Berlin-based illustrator Jeong Hwa Min has refined her creative technique to produce images of “simple and abstract graphics.” We last featured Jeong back in 2014 at the time of her graduation, and she has since moved to the countryside to develop her style and focus more directly on bold and expressive graphic illustrations. “[In 2014] I was focused on complex graphics that filled the paper fully, with many layers that showed many stories at the same time,” Jeong tells It’s Nice That. She then became interested in producing art that she felt had “more ambiguity and can be looked at and be interpreted in different ways”.
“It’s the beauty and power of the logical and geometric graphics that come across as bold, concise, minimalist and sometimes abstract — that’s what I wanted to study and experiment more with. I would say that I am shifting my attention from figurative representations to more ‘poetical’ graphics,” says Jeong. It’s safe to say that her recent work identifies completely with her new means of expression; each image replicates, conceptually and indirectly, a scene or object that can then be interpreted in a variety of manners.
Bright colours and strange characters were the premises of her previous illustrations, which has deviated towards darker tones with deep, complex iterations. Her latest work plays with light, shadow and objects. “The Horizon series is an experiment with airbrush and used only straight lines and curves,” she says. “A trick of the Light is a series of works in different formats with different subtitles — they are still being produced in other variations. So you could say that I am now concentrating on telling more abstract stories from the physical world and the world of objects.”
Jeong’s work has evolved as a means of self-expression and is something that she’s constantly building on. “I think that graphical ‘styles’ do not only involve visual expression, but also the perspective of the artist and their view of the world. The style can be only created when the interpretation and the expression coincide. It seems to me that I am still in the process of developing my style,” she says. With this in mind, Jeong also pulls huge inspiration from “wall paintings and prints by Sol LeWitt, short stories by Raymond Cover, Alexander Calder’s mobile sculptures, sculptures by Fred Sandback and Miyamoto Teru’s novels” — that’s not forgetting the “beautiful bends and forms” of her new countryside surroundings.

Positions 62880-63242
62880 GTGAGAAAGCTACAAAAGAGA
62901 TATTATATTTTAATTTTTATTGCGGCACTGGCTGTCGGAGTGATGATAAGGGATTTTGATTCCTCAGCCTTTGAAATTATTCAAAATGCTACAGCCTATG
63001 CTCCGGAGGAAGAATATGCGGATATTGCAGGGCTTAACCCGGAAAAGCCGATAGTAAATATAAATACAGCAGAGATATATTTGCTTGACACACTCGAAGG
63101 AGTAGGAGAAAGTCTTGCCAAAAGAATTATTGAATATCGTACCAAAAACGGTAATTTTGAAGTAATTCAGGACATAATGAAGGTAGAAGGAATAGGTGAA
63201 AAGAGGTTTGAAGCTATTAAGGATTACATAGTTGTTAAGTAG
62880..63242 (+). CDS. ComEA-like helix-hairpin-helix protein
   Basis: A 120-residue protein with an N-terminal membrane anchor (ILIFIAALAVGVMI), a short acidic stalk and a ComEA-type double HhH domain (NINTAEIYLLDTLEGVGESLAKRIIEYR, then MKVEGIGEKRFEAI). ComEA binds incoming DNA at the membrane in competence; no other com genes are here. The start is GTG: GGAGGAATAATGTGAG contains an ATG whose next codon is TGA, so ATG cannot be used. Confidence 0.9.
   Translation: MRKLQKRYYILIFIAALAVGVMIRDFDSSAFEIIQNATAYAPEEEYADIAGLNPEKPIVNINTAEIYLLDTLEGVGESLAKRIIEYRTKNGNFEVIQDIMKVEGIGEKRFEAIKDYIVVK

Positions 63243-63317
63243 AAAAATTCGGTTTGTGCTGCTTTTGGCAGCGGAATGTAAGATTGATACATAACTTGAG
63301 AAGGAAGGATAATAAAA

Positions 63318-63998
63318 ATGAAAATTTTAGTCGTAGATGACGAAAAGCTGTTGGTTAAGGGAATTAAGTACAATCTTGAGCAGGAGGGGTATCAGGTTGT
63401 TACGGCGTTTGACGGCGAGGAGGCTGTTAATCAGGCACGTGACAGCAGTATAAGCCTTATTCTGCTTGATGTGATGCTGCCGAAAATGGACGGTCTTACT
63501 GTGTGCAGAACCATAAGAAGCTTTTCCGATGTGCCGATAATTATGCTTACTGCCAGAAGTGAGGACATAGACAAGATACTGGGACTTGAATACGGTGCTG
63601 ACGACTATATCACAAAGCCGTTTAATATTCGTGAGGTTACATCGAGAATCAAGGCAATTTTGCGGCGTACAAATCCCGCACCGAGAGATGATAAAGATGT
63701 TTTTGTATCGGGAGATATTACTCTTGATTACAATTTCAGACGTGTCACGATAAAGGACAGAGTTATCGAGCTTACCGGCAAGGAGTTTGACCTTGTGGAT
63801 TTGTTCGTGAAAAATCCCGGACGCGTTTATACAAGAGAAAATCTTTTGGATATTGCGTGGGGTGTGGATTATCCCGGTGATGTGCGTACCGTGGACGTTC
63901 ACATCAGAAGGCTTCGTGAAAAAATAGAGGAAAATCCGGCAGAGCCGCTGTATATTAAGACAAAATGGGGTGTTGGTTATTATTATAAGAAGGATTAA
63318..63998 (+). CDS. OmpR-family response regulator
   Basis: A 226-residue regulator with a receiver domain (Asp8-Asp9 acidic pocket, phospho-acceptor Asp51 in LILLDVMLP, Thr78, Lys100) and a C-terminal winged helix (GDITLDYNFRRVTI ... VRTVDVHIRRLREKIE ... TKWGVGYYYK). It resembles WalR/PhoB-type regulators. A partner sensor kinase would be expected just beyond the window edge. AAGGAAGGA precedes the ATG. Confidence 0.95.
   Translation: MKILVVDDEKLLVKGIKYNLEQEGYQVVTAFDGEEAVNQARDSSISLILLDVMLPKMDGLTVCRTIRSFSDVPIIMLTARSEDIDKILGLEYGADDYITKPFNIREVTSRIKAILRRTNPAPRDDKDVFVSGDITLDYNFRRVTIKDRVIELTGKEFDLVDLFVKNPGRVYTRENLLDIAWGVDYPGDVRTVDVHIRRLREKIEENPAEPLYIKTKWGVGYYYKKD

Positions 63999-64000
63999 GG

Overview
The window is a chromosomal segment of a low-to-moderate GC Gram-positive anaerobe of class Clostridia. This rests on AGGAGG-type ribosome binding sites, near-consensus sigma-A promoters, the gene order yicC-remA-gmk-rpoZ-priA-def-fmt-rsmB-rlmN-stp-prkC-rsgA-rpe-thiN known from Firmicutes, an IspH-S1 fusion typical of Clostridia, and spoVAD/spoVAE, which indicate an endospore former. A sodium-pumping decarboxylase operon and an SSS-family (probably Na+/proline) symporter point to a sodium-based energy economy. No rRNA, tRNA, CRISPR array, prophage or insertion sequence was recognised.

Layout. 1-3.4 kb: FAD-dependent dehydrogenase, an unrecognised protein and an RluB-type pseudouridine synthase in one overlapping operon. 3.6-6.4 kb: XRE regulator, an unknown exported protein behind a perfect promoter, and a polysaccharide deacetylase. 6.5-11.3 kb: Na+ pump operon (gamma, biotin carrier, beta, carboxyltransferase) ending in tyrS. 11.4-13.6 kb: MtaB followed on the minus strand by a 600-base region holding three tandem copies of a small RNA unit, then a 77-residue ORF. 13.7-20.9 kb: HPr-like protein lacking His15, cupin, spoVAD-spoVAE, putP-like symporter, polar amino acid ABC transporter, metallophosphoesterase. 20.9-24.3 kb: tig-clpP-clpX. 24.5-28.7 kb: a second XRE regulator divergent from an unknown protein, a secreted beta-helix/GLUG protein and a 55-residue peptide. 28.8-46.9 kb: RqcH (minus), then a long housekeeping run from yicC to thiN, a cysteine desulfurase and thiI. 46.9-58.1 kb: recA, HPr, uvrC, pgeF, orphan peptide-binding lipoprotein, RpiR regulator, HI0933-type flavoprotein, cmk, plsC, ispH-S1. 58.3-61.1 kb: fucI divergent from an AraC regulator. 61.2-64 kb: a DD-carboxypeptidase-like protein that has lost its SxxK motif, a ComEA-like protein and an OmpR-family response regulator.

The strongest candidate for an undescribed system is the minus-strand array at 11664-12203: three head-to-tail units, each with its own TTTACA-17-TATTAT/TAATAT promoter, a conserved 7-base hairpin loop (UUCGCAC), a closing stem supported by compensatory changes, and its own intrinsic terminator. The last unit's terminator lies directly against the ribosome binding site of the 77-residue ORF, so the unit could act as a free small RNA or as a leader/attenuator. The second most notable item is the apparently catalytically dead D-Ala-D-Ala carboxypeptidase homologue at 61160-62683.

Back then, her technique involved a mixture of digital and analogue processes, where she would draw by hand and then use a computer to colour and retouch. “But I always wanted to do the whole process through my hands and in crafted ways,” says Jeong. “That’s why I did different experiments: airbrush painting with self-cut stencils, large-format acrylic paintings and also cutting and binding with different shapes and forms of books.” From this new unparalleled approach, combined with a new-found influence of the countryside, Jeong uniquely combines the look of digital graphics with analogue methods.
- Chaz Bundick talks us through the new digitally personable Company website
- Animator Frances Haszard’s gender neutral breakup story
- Photographer Norman Behrendt depicts Turkey’s majestic mosques
- Explore North Korean graphic ephemera in Phaidon’s new book
- “Have a process you can apply to any situation, space or time”: what we learned from Converse’s Lovejoy Art Benefit
- Standards Manual return with catalogue of 400 objects relating to New York City Transit
- Polaroid’s creative director Danny Pemberton introduces new brand Polaroid Originals
- Artist Dominique Pétrin on creating her very own domestic product
- Universal Everything animate emotive wallpapers for new iPhone devices
- Herburg Weiland’s meticulous editorial designs are typographically-driven
- The Visual History of Type author Paul McNeil selects and dissects his six favourite faces
- Breakdown Press’ Joe Kessler picks out his most-treasured books